Anderson and colleagues (1999) reported the case of 2 individuals who, before they were two years of
age, suffered damage to the prefrontal areas of the brain. Now, they have struggled making moral
decisions as to what is right and wrong in their life.
Thinking of consciousness as the result of the brain’s activity will most certainly help us understand the
phenomenon of consciousness.
Selective attention – The process that controls our awareness of, and readiness to respond to, particular
categories of stimuli or stimuli in a particular location.
The process of selective attention determines which events we become conscious of. Attention may be
controlled automatically (when an intense stimulus captures our attention), instructions or by the demands
of the particular task we are performing. Attention to visual events in particular tends to act like a
spotlight that highlights the events within some spatially contained area.
Attention plays an important role in memory. By exerting control over the information that reaches short-
term memory, it determines what information ultimately becomes stored in explicit long-term memory.
But the storage of information in implicit memory does not require conscious attention. Not all of the
information we do not pay attention to is lost.
Broadbent (1958) suggests that the brain mechanisms responsible for conscious processing of this
information have a limited capacity. There is only so much information that these mechanisms can handle
Chapter 9 Notes
at one particular moment. Thus, we need some system to serve as a gatekeeper, controlling the flow of
information to this system.
Dichotic listening – A task that requires a person to listen to one of 2 different messages being presented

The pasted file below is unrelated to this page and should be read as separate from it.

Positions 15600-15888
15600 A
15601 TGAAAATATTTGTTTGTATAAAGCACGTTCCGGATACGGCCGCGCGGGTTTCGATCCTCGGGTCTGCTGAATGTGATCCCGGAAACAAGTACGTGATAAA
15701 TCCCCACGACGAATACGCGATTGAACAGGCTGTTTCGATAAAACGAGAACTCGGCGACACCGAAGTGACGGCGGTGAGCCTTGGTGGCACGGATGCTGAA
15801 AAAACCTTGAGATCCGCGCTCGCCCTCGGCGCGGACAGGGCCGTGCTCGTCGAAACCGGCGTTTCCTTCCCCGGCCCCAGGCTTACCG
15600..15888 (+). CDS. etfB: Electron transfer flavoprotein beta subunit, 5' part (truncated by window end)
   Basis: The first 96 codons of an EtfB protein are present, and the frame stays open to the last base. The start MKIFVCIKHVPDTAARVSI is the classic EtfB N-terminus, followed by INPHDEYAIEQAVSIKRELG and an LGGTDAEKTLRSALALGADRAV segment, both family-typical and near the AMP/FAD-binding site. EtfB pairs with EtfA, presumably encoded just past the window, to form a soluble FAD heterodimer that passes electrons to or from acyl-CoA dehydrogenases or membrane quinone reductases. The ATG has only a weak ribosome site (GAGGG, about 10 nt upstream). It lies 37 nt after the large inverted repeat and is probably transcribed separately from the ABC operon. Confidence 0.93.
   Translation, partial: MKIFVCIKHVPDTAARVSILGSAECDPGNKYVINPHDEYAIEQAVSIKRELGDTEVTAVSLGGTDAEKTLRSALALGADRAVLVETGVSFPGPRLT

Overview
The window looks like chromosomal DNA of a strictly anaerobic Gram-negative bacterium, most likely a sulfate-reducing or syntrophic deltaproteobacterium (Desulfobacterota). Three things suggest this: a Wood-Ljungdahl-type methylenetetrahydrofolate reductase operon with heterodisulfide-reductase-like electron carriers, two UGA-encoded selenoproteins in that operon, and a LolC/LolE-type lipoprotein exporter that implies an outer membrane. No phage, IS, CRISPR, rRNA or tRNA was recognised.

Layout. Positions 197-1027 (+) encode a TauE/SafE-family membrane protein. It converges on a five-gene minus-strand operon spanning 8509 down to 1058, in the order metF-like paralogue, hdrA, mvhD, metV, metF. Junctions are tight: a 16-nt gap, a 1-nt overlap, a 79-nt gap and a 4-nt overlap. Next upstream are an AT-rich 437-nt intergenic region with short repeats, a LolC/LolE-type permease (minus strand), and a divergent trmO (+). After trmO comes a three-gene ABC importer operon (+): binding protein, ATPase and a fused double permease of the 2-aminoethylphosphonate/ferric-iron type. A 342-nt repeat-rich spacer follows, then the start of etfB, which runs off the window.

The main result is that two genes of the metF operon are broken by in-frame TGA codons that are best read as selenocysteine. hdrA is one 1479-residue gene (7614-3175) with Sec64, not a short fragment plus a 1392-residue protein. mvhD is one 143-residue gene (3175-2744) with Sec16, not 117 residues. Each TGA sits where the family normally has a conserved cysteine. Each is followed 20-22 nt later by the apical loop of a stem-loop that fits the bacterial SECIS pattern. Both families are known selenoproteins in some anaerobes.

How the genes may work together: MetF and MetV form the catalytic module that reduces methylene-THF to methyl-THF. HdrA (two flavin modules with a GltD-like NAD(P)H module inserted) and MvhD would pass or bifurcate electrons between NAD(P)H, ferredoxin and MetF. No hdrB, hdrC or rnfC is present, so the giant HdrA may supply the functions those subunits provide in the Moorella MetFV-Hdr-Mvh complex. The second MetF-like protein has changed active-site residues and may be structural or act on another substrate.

simultaneously, one to each ear, through headphones. Devised by Cherry (1953)
Shadowing – The act of continuously repeating verbal material as soon as it is heard.
The results suggested that a channel of sensory input can simply be turned off. Perhaps, neurons in the
auditory system that detect sound from the unattended ear are inhibited so that they cannot respond to
sounds presented to that ear.
Other evidence show that some information can break through into consciousness. Example: a person is
likely to remember the name that was uttered in the unattended ear or if it contained sexually explicit
words then they tend to hear them immediately. This indicates that even unattended information
undergoes some verbal analysis. If the unattended information is filtered out at some level, it must not
occur until after the sounds are identified as words.
McKay (1973) showed that words in the unattended ear can affect the sentence that was heard in the
Besides being able to notice and remember some characteristics of information received by the unattended
sensory channel, we are able to store information temporarily as it comes in.
Treisman (1960) showed that people can follow a message that is being shadowed even if it switches from
one ear to the other. As a result, even though an unshadowed message cannot be remembered later, it
produces some trace that can be retrieved if attention is directed to it soon after the words are presented.
The visual experiments have shown that we can successfully attend to the location of the information or to
the nature of the information.
Posner, Snyder, and Davidson (1980) had people watch a computer controlled video display screen. The
study showed that selective attention can affect the detection of visual stimuli: If stimuli occurs where we
expect it, we perceive it more quickly; if it occurs where we do not expect it, we perceive it more slowly.
Neurologically, in this case, the mechanism of selective attention sensitized the neural circuits that detect
visual stimuli in a particular region.
Inhibition of return – A reduced tendency to perceive a target when the target’s presentation is consistent
with a noninformative cue. Usually, inhibition of return is tested with respect to spatial location and is
present when the target is presented several hundred milliseconds after the cue.
O’Donnell and Pratt (1996) created their own rendition of the inhibition of return in their experiment.
Neisser and Becklen (1975) showed people a videotape that overlapped a basketball game and a hand
game. People could focus on either one but not both of them simultaneously.